1. Create your working environment using VirtualBox. You need a working directory plus a web site for testing the two web projects.
2. Create a Source Code Control git server. I’m using ssh to retrieve projects.
3. Pull the project code to your working server.
4. Check out project code.
5. Check in project code.
6. Push the project code back to the git server.
7. Provision project code to the various servers as listed above.

But the documentation needs to reference the existing environment in order for the new commands and processes to be understood.

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The New Game Room

I’ve spent the past week moving boxes from the garage into the new house. Mainly into the new Library/Guest Bedroom, Studio/Media Room, and Game Room. Part of this was getting shelves in place and boxes stashed where appropriate. Part was unpacking boxes and putting books and games on shelves. And of course, assembling the gaming table. The table itself is actually a four 3’x3′ module but due to the space taken by the couch, only two squares were assembled. It works pretty well as a board gaming table though.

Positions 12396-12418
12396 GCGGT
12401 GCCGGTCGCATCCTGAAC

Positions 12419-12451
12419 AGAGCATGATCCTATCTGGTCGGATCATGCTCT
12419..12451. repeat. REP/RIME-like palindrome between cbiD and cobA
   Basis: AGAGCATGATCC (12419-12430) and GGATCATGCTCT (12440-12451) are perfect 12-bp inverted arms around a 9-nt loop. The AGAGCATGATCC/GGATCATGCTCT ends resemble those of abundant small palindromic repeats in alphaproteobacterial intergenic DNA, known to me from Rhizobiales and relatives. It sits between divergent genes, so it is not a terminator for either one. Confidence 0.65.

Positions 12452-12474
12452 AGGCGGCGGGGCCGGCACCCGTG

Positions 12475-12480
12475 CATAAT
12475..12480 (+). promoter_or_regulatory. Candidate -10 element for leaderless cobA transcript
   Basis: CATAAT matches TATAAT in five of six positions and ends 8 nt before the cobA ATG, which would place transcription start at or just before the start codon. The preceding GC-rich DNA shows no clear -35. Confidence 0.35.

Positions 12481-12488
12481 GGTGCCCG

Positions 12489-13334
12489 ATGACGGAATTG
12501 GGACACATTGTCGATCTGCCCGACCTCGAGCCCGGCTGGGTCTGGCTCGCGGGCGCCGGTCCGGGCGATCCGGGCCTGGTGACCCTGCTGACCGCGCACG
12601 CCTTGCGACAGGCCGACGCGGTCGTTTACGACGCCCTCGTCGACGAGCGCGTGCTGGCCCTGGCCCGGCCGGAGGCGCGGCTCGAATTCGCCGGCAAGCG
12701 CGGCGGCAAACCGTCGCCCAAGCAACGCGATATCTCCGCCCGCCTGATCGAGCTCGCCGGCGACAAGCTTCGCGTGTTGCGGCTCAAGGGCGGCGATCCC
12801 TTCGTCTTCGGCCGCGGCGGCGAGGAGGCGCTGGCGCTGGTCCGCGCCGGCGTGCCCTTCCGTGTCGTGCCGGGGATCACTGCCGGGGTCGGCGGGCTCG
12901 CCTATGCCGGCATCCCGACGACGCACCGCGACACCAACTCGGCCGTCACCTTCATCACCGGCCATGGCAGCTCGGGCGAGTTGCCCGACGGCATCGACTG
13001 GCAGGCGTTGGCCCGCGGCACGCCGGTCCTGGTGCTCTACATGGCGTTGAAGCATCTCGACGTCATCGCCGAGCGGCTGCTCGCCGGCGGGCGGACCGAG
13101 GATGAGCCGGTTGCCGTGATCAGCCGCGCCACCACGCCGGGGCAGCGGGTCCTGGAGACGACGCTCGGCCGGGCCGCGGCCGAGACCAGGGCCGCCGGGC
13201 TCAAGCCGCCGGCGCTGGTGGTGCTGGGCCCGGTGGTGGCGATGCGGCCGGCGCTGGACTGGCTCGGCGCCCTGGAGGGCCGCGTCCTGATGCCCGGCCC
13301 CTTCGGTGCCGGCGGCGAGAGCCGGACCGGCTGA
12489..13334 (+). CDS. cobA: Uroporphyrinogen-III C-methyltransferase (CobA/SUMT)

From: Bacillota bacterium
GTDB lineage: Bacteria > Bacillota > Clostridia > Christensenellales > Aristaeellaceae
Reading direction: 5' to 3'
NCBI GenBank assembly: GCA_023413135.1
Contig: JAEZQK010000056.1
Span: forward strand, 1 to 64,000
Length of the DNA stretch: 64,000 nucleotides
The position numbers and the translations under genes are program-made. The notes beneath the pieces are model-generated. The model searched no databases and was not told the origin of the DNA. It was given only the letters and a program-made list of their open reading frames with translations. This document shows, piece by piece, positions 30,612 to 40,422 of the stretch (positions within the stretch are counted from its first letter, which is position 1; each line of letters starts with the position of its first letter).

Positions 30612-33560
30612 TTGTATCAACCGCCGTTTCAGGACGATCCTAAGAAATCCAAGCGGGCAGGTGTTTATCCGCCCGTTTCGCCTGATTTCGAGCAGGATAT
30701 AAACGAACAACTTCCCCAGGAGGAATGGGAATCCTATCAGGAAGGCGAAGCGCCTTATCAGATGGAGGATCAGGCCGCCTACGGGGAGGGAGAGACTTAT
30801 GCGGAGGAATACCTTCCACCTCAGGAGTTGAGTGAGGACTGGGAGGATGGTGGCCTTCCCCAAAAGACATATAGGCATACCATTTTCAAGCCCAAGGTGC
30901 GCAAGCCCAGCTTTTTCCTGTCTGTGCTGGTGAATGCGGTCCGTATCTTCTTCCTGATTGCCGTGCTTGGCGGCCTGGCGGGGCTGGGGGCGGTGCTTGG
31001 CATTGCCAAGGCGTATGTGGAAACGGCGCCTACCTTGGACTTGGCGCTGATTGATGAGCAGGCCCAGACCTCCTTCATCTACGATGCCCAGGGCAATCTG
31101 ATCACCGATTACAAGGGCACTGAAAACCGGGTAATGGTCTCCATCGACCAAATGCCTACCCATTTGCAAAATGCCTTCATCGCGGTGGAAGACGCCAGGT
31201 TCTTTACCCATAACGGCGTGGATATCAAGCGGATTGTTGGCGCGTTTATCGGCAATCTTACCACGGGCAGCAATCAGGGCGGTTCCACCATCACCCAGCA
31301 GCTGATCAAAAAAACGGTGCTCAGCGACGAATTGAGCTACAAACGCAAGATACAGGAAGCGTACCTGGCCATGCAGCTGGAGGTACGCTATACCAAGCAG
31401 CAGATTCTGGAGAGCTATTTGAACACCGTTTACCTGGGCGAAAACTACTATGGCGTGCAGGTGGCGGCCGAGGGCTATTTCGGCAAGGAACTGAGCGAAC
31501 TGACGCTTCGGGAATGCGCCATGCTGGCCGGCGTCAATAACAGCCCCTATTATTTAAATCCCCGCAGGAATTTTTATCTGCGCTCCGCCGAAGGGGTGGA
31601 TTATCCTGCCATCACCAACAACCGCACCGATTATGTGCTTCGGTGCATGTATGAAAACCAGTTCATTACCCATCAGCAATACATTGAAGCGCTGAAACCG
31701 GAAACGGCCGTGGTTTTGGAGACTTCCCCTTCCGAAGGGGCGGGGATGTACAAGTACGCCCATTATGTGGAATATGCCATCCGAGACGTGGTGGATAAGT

At the moment, the left three Kallax shelves on the left are full of board games along with the top two shelves on the far right Kallax shelves. The right most two Kallax shelves are all RPGs with the bottom three shelves of the last one holding RPGs. The last shelf unit is a bit more haphazard in part because I found several boxes of games when I was unpacking the Library.

For your viewing pleasure, here’s the Game Room:

As these were taken in the dark, here’s a pic from the original sale site:

And another one with a bit of precipitation 🙂